Thursday, September 18, 2008

Review: Refuge of Lies

Rudi (Richard Mawe) and the mysterious figure.

A Compelling Play Gets Lost in the Staging

By Lauren Yarger
There’s a thought-provoking play being presented at the Lion’s Theater in New York, but confused staging distracts from the themes explored in “Refuge of Lies” and comes close to turning the production into a farce instead of a probe into the mind of a man haunted by his past.

Inspired in part by true events, Refuge tells the story of Rudi Vanderwaal (Richard Mawe), a converted Mennonite and retired teacher, who is pursued by Jewish reporter Simon Katzman (Drew Dix) who claims Rudi is a Nazi collaborator and not the sweet old man his wife Netty (Lorraine Serabian) and friends Conrad and Hanni (Arthur Pellman/Joanne Joseph) know. Simon’s niece, Rachel (a miscast Libby Skala), questions Simon’s motives and reaches out to Rudi, who is tormented by images from the past and by the mysterious figure of an Orthodox Jew haunting him. He seeks counsel from his pastors (John Knauss, in a duel role as Rudi’s pastors from the past and present) and tries to leave the sins of his youth behind to live a new life as a baptized Christian.

Ensuing are some intriguing exchanges of dialogue raising questions like: are sins forgiven if you hide them and don’t take responsibility for them; are there some crimes so horrible that no punishment fits them; can horror double as justice; are events in the past worth obsessing about if they have been forgotten by those affected; can forgiveness and mercy provide any answers?

At right, Lorraine Serabian, Libby Skala and Drew Dix.

Compelling stuff from Canadian playwright Ron Reed, but the audience spends most of the play asking other questions like: “Why is there a river in the apartment?” “Who is this character?” “Why did these people just turn green?” “What was that noise?” and “Are we in the present now, or back in the past again?”

These distractions come from a confusing timeline and a disjointed “present/past/in Rudi’s mind” concept which prove too complicated for director Steve Day to pull off in the space (and presumably on a Showcase budget).

Rebecca Ferguson designed the set in which a living area serves as everyone’s home and church, with four doors leading to and from unexplained places and through which the characters make endless entrances and exits, most accompanied by a relentlessly loud, scene-shaking “knocking” which goes from being annoying to comical. Other sound effects also are confusing or miss the mark.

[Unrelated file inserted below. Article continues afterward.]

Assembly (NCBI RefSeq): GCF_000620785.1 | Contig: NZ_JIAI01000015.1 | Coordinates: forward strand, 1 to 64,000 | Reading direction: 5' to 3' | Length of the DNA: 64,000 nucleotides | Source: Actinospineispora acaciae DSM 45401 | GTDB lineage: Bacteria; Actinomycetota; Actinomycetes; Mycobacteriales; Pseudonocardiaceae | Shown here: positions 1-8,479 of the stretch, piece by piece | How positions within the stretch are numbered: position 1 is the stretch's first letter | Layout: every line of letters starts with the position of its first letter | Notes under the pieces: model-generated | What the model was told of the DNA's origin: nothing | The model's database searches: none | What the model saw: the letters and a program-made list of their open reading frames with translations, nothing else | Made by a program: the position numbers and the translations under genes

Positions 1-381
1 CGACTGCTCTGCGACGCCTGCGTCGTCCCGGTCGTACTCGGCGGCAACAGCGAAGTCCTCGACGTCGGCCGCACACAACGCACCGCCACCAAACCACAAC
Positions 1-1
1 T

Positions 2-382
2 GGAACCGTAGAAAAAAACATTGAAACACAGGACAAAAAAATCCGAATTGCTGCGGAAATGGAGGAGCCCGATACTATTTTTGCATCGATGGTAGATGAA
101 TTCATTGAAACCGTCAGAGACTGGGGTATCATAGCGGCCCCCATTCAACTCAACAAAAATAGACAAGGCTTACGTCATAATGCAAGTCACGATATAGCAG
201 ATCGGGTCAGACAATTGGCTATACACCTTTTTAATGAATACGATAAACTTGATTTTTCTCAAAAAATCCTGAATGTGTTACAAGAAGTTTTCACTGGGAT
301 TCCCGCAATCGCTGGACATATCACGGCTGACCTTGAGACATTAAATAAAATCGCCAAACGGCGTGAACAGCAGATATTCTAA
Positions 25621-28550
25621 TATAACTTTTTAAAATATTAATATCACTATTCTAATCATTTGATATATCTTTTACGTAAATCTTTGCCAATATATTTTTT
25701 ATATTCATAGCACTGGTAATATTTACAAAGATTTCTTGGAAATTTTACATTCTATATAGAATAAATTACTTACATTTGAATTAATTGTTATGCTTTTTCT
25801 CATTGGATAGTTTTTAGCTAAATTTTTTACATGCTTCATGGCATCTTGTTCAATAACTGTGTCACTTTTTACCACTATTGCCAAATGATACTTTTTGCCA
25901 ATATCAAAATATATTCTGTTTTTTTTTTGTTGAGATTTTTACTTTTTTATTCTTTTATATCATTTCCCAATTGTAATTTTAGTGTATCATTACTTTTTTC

A large curtain serves as a window into Rudi and Netty’s bathroom where, surprisingly, a lot of action takes place. The same area, though, also represents a bird coop where Rudi keeps pigeons. The result of using a silhouette effect for both scenes in the same way confuses the audience, which choked back laughter when the pastor twice appeared to enter the bathroom to talk to Rudi and his wife while they were showering (the water sound effect was running, so maybe he did?).

Leaps into the past or into the recesses of Rudi’s mind take place without warning. Moving two chairs apparently means we’ve gone back 50 years in time. Conrad suddenly isn’t Conrad, but Rudi’s father. Eventually we catch on for some repeated scenes: green people (the result of a lighting effect gone awry) plus the pastor with glasses on downstage right equal the past, and the pastor without his glasses downstage left is the present. Other transitions go undetected until part way through the dialogue.

Because we spend so much thought trying to figure out what’s happening, we miss a chance to focus on Reed’s skillful character development and compelling dialogue which examines Simon’s motives, Rudi’s guilt, the real reason behind Conrad’s show of support, Netty’s efforts to come to grips with the truth about her husband and the role of religion in all of this.

It’s too bad, because there’s great purpose here, and commendable intention by the presenting company, Firebone Theatre, whose mission is to produce and develop works that tackle the metaphysical themes of God (fire) and Death (bone).
A portion of the proceeds from the run (through Sept.28) are being donated to charities.

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Our reviews are professional reviews written without a religious bias. At the end of them, you can find a listing of language, content or theological issues that Christians might want to know about when deciding which shows to see.

** Mature indicates that the show has posted an advisory because of content. Usually this means I would recommend no one under the age of 16 attend.

Theater Critic Lauren Yarger

Theater Critic Lauren Yarger

My Bio

Lauren Yarger has written, directed and produced numerous shows and special events for both secular and Christian audiences. She co-wrote a Christian musical version of “A Christmas Carol” which played to sold-out audiences of over 3,000 in Vermont and was awarded the Vermont Bessie (theater and film awards) for “People’s Choice for Theatre.” She also has written two other dinner theaters, sketches for church services and devotions for Christian artists. Her play "From Reel to Real: The Jennifer O'Neill Story" was presented as part of the League of professional Theatre Women's Julia's reading Room Series in New York in February 2018.